- Kimchi has been a staple food in Korean cuisine for centuries and is known for its spicy kick. This flavor comes from the combination of garlic, chili peppers, ginger, onions, and other seasonings added to the cabbage base.
- Sauerkraut is more subtle in flavor, with a mild tanginess that comes from the fermentation process. The only ingredient needed is cabbage which has been salted and allowed to ferment over time.
- Kimchi has an eye-catching appearance due to its vibrant colors that come from the addition of spices such as red pepper powder or flakes and ginger.
- Sauerkraut also has an array of colors ranging from white to yellowish-green depending on how long it's been left to ferment. It also looks much less uniform than kimchi as it contains pieces of shredded cabbage leaves instead of being cut into small strips like kimchi typically is.
- Both kimchi and sauerkraut can be used in various dishes or enjoyed on their own as a side dish or condiment.
- Kimchi can be used in rice dishes such as bibimbap or japchae or served with noodles or dumplings for extra flavor and crunch.
- Sauerkraut can be enjoyed cold on sandwiches or hot dishes like Reuben sandwiches or pierogis, adding some extra zing to your meals!
What To Eat With Kimchi?
Kimchi can be enjoyed on its own, but it also makes for a wonderful accompaniment to many dishes. Let’s take a look at some of the tastiest ways to eat kimchi.
- Kimchi Fried Rice - This one-pot meal is as simple as it is delicious. Start by sautéing garlic, onion, and your favorite vegetables in a wok or skillet. Once they're softened, add cooked rice and kimchi. Cook everything together until the flavors blend together nicely. Top with an egg (optional) and serve!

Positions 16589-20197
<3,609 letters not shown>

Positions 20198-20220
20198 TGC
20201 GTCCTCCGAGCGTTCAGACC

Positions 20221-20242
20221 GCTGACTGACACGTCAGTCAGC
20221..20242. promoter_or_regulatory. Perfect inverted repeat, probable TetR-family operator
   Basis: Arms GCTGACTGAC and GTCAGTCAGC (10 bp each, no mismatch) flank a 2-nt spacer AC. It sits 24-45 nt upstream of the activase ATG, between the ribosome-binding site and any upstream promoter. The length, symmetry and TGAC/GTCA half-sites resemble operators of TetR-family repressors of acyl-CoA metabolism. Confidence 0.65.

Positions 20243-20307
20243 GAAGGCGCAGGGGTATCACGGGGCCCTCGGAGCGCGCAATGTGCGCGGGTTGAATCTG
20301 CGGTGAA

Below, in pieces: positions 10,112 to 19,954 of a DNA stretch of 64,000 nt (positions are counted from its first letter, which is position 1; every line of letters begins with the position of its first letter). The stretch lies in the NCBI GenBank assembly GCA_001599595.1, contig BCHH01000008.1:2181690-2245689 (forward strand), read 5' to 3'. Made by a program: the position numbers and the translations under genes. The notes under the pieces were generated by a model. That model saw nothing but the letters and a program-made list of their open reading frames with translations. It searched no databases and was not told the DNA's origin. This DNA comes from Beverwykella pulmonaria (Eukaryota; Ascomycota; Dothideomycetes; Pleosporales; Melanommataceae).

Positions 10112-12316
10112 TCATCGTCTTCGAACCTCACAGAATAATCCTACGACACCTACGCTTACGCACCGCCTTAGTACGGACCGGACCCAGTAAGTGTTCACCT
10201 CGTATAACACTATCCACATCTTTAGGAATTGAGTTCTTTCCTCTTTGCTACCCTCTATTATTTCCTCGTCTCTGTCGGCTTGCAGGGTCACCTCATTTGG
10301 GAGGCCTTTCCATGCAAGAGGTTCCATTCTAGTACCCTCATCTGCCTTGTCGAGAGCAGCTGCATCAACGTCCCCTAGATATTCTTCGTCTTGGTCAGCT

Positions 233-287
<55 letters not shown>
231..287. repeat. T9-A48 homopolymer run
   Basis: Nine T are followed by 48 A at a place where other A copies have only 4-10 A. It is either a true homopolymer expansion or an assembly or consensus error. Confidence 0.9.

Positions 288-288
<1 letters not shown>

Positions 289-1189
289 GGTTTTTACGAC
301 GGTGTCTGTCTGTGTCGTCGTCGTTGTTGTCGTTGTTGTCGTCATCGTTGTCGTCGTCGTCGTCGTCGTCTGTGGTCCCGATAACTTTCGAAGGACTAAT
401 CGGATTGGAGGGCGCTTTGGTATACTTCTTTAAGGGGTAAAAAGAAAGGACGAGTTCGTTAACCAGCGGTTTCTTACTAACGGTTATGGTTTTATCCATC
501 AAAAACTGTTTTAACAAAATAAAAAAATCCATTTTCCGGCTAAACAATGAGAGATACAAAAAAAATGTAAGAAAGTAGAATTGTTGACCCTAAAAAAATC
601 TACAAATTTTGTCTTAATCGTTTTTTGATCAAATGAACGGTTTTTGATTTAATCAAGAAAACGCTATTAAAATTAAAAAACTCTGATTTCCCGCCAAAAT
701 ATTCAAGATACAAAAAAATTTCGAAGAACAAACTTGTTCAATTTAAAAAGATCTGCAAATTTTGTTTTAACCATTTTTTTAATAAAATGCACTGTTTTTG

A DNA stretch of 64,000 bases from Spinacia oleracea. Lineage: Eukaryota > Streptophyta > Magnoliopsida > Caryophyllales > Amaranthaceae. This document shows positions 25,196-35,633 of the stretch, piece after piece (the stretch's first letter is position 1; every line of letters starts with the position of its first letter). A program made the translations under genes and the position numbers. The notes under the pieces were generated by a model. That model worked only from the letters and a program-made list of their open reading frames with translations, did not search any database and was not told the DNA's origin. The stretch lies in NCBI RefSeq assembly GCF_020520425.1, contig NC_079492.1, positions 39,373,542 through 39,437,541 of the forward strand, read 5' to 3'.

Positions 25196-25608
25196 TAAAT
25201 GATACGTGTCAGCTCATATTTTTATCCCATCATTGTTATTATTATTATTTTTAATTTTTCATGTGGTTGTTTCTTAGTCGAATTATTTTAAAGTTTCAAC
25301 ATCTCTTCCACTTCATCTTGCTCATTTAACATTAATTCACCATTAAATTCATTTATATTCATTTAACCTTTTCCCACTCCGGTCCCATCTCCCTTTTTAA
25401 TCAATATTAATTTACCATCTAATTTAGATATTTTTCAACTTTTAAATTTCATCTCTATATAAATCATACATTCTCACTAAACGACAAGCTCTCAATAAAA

- Kimchi Soup - Nothing beats a hearty bowl of kimchi soup for those chilly days when you need something warm and comforting! Start by sautéing pork belly in a pot until golden brown. Add garlic, onion and scallions then stir in chicken stock and kimchi before bringing it to a boil. Simmer for 15 minutes then add tofu (or any other protein of your choice).
- Kimchi Stew - If you love stew but are looking for something unique, try making Kimchi stew! Start by heating up some oil in a Dutch oven or large pot over medium heat. Add pork shoulder, onion, and garlic before pouring in chicken stock or water. Add gochujang (Korean red chili paste), kimchi and diced potatoes then bring to a boil before simmering for about 30 minutes until the pork is tender. Serve hot with steamed white rice.
- Kimchi Dumplings - If you’re looking for something fun yet flavorful, try making kimchi dumplings! Fill wonton wrappers with chopped-up kimchi mixed with ground beef (or any other protein of your choice). Boil the dumplings for 5 minutes until they float then fry them in sesame oil until crispy on both sides. Enjoy these crunchy little bites on their own or as part of an appetizer platter!
People Also Ask [FAQs]
Kimchi is usually spicy because it is made with chili pepper flakes or powder.